Could it have been that much fun, riding a dusty, hot, bumpy bus? Well that was the way to get to West Blocton, out in the country outside Birmingham when gas was rationed and Greyhound buses were not air-conditioned. I was happy and excited, despite the hot ride, and enjoying myself. The bus stopped often, as there was no express from Birmingham to my grandparent’s home down in Bibb County.
It was fun when the bus driver stopped, opened the door with an automatic handle and called out the name of the stop: Belle Ellen, Mount Carmel, Hill Number 7, Green Pond. To a city girl like me all the names made me chuckle.
Someone always got off or on, changing the chemistry of the collective busriders inside. Most of the riders were miners going to work with their helmets and lunchboxes. There were fat ladies in flour sack dresses. They would cut smaller matching dresses out of the flour sacks for their daughters. Often they would carry sacks with fresh vegetables, or iris or peonies they were trading with someone they were going to visit. This was long before Mayor Larry Langford wore sackcloth and ashes.
Arrangements for a visit to my grandparents were made by mail. Mail wasn’t delivered to your door in the country. Momma and Poppa Perry had a post office box in downtown West Blocton. Poppa Perry had long ago closed his dry goods store, but he would walk down the steep hill where the Perry house was perched above the town to pick up the mail every day.
It was so exciting to be going to visit by myself. I knew the game well. My grandfather, a tall handsome man with bright blue eyes and a head full of white hair would be waiting for me at the main intersection where the bus stopped. The bus would go down the street to the Baptist church to turn around to head out of town. One of the stained glass windows there is in memory of my great grandfather Rev. Francis Marion Woods.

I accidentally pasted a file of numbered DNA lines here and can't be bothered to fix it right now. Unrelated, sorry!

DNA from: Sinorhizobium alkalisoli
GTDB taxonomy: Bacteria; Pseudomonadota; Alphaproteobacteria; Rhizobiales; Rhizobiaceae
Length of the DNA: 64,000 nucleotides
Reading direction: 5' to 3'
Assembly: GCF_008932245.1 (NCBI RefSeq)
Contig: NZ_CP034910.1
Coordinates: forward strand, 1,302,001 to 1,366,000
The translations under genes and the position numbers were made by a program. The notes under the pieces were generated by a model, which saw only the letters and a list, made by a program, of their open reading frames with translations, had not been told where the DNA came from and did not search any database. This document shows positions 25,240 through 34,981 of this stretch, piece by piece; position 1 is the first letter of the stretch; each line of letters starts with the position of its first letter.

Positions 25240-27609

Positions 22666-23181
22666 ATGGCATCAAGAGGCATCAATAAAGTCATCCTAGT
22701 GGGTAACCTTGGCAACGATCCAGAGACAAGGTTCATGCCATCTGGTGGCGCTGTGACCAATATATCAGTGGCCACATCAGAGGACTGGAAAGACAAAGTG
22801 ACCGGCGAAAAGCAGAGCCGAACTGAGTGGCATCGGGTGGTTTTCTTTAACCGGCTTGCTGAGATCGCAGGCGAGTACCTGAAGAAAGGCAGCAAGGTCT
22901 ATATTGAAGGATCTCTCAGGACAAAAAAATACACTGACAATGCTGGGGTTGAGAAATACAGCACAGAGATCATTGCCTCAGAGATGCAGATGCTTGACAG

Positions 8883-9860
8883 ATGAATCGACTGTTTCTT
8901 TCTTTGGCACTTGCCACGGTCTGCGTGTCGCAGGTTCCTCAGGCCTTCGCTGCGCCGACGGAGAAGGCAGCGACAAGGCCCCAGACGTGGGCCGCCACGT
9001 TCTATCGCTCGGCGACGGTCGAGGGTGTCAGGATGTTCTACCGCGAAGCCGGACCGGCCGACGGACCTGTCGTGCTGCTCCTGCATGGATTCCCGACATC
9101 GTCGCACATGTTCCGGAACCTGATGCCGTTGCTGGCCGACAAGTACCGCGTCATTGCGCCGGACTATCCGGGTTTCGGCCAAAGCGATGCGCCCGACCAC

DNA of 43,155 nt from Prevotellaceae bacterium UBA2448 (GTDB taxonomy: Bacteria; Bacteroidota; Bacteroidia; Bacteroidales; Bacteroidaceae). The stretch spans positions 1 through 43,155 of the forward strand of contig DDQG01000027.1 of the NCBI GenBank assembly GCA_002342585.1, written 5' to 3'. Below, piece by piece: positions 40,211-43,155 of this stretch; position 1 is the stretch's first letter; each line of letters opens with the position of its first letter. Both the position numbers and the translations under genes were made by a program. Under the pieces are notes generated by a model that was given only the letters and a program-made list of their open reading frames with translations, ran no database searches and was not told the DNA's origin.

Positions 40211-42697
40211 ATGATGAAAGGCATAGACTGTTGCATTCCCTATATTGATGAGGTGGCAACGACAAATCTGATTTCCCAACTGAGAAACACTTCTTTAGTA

My grandfather would give me a nod with his handsome smile, grab up my suitcase the busdriver had removed from under the bus and stride up the hill. I would run after him calling “Poppa Poppa you’re going too fast.” That was his game. He would stride even faster, as his smile got wider. He loved showing he could beat his grandchildren up the hill without so much as losing his breath.
My grandmother, petite Momma Perry would be waiting at the side gate, so glad to see me. She wasn’t even five feet tall. The lowest one down in the family, she used to say. She wore her dresses to her ankles all her life, winter and summer.